Swiss Wine Regions

Observations

Read about what shapes the wines of Switzerland.

The Föhn

Schiltorn, SwitzerlandA Föhn is a weather phenomenon that influences the climate throughout Europe and in Switzerland makes it possible to grow grape varieties in regions that would otherwise be inhospitable. Read more »

Grand Prix du Vin Suisse, 2008

No state support, no regional pre-selections, and no quotas, the Grand Prix du Vin Suisse competition is open to all Swiss wine producers, and reflects the eclectic range of Swiss wines. Read more »

No, it’s not just Chardonnay

Wine bottles and Swiss Alps photo montageThe Swiss are eclectic, life is comfortable in Switzerland, and the Swiss have been quietly gathering the best of what's around them: you see it in the food, fashion, and lifestyle, and the collection area isn't limited to the immediate neighbors of Austria, Germany, Italy and France. The Swiss are a far traveling nation.

This Swiss eclectic nature extends to their taste in wine, in which they indulge extensively; consistently in the upper percentile of per capita wine consumption. So extensively in fact, that very little Swiss wine gets exported. Surprising when you consider that many Swiss aren't even aware that wine is produced in Switzerland at all. Read more »

Swiss Wine: Hidden Treasure

Swiss wine, cow bells and the Swiss AlpsCoveted, praised or abused, wine has been studied, debated, fought over, sung about and worshipped from the loftiest pedestals to the grimiest gutters. Originally I was writing about wine in general, for my personal blog, and since I now live in Switzerland it was inevitable that Swiss wine became a topic. Then one day, looking up a couple details about Swiss wine, it was like finding a cleverly packed, pint-sized treasure box. And that I think sums up the Swiss wine industry nicely. Read more »

The Wine Grapes of Switzerland

Himbertscha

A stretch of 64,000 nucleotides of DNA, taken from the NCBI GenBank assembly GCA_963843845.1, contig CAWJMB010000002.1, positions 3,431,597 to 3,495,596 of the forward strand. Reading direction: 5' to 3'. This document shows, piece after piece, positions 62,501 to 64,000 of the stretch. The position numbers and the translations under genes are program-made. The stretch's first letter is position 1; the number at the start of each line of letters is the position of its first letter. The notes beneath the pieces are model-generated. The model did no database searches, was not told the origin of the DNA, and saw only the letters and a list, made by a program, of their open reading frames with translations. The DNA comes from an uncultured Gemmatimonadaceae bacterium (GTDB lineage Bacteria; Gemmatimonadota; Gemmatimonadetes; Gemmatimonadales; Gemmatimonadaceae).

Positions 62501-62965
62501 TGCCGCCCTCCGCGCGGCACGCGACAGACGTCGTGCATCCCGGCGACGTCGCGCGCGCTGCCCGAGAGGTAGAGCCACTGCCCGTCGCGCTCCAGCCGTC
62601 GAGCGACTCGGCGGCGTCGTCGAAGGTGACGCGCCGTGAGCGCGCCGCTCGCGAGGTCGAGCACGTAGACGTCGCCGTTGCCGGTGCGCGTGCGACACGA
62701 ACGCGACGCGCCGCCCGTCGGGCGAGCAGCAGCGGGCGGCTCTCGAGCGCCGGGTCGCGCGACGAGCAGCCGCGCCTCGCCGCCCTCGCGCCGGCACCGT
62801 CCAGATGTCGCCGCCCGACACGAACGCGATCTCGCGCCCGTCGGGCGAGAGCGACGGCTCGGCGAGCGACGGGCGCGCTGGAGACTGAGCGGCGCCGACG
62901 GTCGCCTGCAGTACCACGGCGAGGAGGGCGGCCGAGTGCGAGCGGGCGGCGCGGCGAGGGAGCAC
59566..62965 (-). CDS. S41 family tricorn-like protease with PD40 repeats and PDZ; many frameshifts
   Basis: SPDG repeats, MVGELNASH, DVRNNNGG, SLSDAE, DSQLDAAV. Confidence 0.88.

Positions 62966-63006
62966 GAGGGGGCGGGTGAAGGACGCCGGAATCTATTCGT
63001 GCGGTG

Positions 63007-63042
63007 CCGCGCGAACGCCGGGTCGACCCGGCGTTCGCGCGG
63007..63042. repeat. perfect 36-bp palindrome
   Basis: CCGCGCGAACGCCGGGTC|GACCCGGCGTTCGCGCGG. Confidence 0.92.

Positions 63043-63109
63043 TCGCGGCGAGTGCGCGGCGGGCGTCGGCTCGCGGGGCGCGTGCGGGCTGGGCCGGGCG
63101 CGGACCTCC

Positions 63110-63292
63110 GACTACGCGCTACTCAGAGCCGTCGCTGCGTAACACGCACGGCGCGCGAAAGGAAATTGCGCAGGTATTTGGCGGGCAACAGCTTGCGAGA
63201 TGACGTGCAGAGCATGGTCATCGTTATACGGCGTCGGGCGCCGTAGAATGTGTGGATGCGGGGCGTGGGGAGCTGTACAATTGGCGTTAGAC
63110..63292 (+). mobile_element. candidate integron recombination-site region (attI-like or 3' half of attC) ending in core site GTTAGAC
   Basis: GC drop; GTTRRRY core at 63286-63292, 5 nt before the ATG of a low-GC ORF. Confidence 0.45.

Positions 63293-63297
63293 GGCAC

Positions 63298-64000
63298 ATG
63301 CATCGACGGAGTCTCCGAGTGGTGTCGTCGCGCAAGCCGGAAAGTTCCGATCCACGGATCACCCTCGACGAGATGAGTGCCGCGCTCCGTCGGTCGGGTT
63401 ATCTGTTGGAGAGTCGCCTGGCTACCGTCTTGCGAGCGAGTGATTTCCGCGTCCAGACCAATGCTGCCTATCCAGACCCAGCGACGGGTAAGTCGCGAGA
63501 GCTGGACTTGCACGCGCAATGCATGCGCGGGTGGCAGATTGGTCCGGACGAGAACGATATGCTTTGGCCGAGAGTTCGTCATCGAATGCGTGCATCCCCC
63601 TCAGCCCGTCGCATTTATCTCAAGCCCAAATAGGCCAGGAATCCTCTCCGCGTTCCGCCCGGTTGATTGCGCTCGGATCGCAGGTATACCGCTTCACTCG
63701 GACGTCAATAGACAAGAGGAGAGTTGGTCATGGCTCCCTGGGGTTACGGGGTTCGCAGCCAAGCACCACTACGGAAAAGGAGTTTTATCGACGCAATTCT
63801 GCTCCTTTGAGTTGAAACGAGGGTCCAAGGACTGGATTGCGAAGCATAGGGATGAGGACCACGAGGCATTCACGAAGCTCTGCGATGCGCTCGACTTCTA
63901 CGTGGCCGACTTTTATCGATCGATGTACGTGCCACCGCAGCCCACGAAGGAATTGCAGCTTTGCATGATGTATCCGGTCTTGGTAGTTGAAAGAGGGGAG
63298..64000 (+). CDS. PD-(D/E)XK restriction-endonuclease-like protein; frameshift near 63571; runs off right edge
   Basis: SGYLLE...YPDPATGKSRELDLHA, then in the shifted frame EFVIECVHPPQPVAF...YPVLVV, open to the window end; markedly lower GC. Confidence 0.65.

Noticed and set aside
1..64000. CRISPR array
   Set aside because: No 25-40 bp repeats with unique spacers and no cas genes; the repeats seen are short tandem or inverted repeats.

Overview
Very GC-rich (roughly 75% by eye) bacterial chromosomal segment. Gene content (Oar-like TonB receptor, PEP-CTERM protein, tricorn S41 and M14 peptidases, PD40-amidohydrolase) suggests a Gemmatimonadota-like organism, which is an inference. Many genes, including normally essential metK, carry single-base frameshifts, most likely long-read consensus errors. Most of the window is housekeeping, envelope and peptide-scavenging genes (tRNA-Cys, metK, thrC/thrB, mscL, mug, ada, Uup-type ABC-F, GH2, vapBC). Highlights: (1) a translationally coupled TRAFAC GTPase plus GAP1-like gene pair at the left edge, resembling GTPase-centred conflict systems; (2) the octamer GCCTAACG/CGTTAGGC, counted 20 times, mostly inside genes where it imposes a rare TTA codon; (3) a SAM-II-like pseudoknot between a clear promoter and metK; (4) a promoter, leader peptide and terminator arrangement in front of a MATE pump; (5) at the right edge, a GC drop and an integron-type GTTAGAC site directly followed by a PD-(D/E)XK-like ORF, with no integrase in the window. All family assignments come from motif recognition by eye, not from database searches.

Himbertscha is one of the rare indigenous white varieties from Haut-Valais, mostly at home in the vineyards of Visperterminen (Upper Valais). The name Himbertscha is said to come from a raspberry (himbeer in German) taste of the wine himbeerartigen. Jose-Marie Chanton who specializes in cultivating the old vines from Wallis makes this wine available under the quality label “Brantignon”. He also cultivates the Himbertscharebe, another “rediscovered” old Walliser white wine.

Planscher

Planscher belongs to a group of grapes that do well in the Alpine regions of Italy and in Valais, Switzerland. An ancient white wine grape vine once found in the Rhone valley, it was close to being extinct. Today small amounts of Planscher grow in Visperterminen, Canton Valais.

Gewürztraminer

The name Gewürztraminer is obviously German, although the origin of the grape is the Tyrollean Alps, near the village of Termeno (Tramin) in Alto Adige, Italy. Gewürz is German for spice. The vine is evidently a pain in the ass to grow and does best in cooler climates. In Germany the wine of this grape is often made off-dry, in Alsace it’s dry and floral, and in Switzerland it produces a wide range. Gewürztraminer is one of the most pungent wine varietals and reasonably easy to identify with just your nose. It is one of the few wine that can hold its own with spicy Asian food.

Wine comes in at the mouth And love comes in at the eye; That's all we shall know for truth Before we grow old and die. I lift the glass to my mouth, I look at you, and sigh.

William Butler Yeats

Swiss Alps, cows, wine bottle and large clock face in Bern, Switzerland

Fine Swiss Wine

Discover Switzerland’s odd grapes, small producers, and eclectic tastes